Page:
Yesterday I wrote about Liberty University’s decision to stay open during the Coronavirus crisis. President Jerry Falwell Jr. recently suggested that Kim Jong Un and the Chinese plotted to spread the virus on American shores as a way to punish Donald Trump. Read our post here.
Yesterday, Joe Heim of The Washington Post did some additional reporting on Falwell Jr.’s decision to keep Liberty University open. Here is a taste of his piece:
Liberty has taken some steps in response to the coronavirus pandemic. On Friday, it canceled attendance at its weekly convocation of students that brings together about 6,000 students to listen to a speaker. The event was streamed online. Earlier this week, it announced that all of its international study programs for spring and summer were terminated and called back Liberty students studying in Rome.
By announcing that the university’s 16,000 students would return to class on campus, Liberty is an outlier among Virginia’s universities. Almost all of the commonwealth’s prominent colleges and universities have announced that classes will move online only.
Falwell’s announcement that in-person classes would resume following spring break did not sit well with some students at the Christian evangelical university in Lynchburg.
“I think it’s gross,” said Elizabeth Lake, 22, a senior math major. “We’re supposed to be taking preventative action, and he’s not doing that because of his political views.”
Lake said she didn’t have any issue with Falwell’s support of Trump but thought he was making a poor decision to keep the school operating as normal.
“Students are going to be coming back from spring break from all over and who knows if they’re going to bring this back with them,” she said. “He’s not taking into consideration all of the Liberty students and the people who live in Lynchburg.”
Scott Lamb, a spokesman for Falwell, declined an interview request.
Joe Keller, 18, a freshman sports management major, said he was “pretty upset” with the school’s decision.
“If I get coronavirus, I can probably beat it, but I don’t want to get in contact with older professors who might catch it from me. I don’t want to be in crowded dorms where it’s spreading all over,” he said. “This decision really endangers the students and staff.”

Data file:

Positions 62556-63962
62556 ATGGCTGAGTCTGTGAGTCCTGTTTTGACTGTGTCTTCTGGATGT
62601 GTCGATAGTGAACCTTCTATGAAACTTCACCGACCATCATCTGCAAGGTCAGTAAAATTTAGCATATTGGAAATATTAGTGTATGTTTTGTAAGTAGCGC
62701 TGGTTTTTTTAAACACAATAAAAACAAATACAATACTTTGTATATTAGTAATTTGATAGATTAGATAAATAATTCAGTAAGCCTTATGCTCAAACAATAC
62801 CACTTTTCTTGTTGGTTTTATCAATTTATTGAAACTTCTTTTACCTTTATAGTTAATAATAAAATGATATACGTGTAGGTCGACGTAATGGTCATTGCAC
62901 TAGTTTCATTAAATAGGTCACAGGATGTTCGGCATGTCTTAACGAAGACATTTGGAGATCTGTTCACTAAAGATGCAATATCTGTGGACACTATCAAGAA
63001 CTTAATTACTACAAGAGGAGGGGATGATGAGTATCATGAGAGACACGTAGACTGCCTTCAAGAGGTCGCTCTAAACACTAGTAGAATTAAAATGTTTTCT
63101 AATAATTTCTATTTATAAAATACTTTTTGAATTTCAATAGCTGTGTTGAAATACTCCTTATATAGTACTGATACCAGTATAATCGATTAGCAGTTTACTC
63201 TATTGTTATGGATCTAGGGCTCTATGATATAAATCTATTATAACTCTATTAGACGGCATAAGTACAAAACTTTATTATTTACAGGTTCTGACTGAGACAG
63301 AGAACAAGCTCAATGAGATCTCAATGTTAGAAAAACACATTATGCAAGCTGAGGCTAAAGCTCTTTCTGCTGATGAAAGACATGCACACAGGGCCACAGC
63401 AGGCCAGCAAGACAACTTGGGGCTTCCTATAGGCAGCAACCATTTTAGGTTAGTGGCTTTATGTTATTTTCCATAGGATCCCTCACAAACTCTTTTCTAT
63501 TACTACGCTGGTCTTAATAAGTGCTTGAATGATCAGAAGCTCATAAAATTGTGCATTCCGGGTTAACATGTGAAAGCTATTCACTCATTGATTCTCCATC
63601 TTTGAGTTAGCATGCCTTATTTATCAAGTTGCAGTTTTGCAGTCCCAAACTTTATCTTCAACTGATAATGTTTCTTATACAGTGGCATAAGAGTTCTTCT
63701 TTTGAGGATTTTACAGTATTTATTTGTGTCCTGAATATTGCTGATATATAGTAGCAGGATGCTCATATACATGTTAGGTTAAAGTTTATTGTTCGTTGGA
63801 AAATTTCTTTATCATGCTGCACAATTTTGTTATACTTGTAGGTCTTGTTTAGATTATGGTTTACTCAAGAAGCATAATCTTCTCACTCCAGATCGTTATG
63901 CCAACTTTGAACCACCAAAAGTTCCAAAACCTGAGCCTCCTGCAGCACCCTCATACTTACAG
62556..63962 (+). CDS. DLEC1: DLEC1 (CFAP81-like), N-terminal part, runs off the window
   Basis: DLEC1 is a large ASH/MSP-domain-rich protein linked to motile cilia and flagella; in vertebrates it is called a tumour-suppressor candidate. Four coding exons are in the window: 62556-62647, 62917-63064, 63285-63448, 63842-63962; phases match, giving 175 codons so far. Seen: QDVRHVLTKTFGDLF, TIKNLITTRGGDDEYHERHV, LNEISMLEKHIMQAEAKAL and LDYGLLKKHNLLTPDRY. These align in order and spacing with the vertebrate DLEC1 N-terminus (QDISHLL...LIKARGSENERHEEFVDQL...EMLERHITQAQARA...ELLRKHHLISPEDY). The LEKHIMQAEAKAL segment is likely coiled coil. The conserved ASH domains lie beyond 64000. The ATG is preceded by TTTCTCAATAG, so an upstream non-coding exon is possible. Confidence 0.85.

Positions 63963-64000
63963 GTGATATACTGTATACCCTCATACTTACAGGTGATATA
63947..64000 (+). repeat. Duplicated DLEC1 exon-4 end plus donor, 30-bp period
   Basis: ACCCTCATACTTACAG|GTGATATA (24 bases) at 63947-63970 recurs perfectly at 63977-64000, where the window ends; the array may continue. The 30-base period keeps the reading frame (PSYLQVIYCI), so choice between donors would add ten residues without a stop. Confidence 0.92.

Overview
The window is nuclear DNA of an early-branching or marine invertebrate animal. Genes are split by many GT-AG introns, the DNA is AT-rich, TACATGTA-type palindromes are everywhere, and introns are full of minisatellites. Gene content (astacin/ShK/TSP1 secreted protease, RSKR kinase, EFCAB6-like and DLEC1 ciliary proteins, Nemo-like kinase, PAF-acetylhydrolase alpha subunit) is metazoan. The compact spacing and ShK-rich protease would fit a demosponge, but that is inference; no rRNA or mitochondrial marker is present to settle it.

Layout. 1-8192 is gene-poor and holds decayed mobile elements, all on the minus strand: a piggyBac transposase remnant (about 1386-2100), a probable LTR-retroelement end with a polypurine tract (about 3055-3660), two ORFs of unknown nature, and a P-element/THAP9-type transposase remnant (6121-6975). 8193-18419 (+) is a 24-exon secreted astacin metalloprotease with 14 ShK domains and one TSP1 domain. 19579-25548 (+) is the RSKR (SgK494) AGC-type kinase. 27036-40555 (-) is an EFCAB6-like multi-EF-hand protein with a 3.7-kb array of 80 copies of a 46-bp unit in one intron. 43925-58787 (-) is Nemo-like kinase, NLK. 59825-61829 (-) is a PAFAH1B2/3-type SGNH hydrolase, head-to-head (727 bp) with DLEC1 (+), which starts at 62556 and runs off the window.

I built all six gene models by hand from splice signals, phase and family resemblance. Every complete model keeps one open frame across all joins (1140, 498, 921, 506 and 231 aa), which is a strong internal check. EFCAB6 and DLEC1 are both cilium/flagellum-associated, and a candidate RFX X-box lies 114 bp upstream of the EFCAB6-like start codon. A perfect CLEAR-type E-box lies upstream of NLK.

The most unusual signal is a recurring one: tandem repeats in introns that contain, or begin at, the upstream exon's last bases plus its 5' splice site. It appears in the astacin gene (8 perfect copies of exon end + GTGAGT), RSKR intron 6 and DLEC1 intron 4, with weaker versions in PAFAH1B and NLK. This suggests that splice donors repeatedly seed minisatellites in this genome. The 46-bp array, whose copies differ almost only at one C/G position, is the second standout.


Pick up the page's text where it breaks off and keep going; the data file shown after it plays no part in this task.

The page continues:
Read the rest here.
Messiah College, the Christian college where I teach, will move to online courses until Easter.
The University of Lynchburg, which is located in the same city as Liberty University, has moved all classes online.
Esau McCaulley, a professor at Wheaton College, an evangelical liberal arts college in the Chicago suburbs, is the author of a New York Times piece titled “The Christian Response to the Coronavirus: Stay Home.” Here is a taste:
…the most effective ways of stopping the spread of the virus is by social distancing (avoiding large gatherings) and good personal hygiene (washing our hands). The data suggests that what the world needs now is not our physical presence, but our absence.
This does not seem like the stuff of legend. What did the church do in the year of our Lord 2020 when sickness swept our land? We met in smaller groups, washed our hands and prayed. Unglamorous as this is, it may be the shape of faithfulness in our time.
There is a lesson here for a diminished church. It is not that the church should go away forever, but that heroic virtue comes in small actions as much as in large ones. We live in an age of self-assertion, where everyone is yelling, “Pay attention to me because I am the only one who can help.” But part of the Christian message is that God comes to us in ways that defy our expectations. The all-powerful empties himself of power to become a child. Jesus as king does not conquer his enemies through violence, he converts them to his cause by meeting violence with sacrificial love.
Read the entire piece here.
Not all Christian colleges are the same.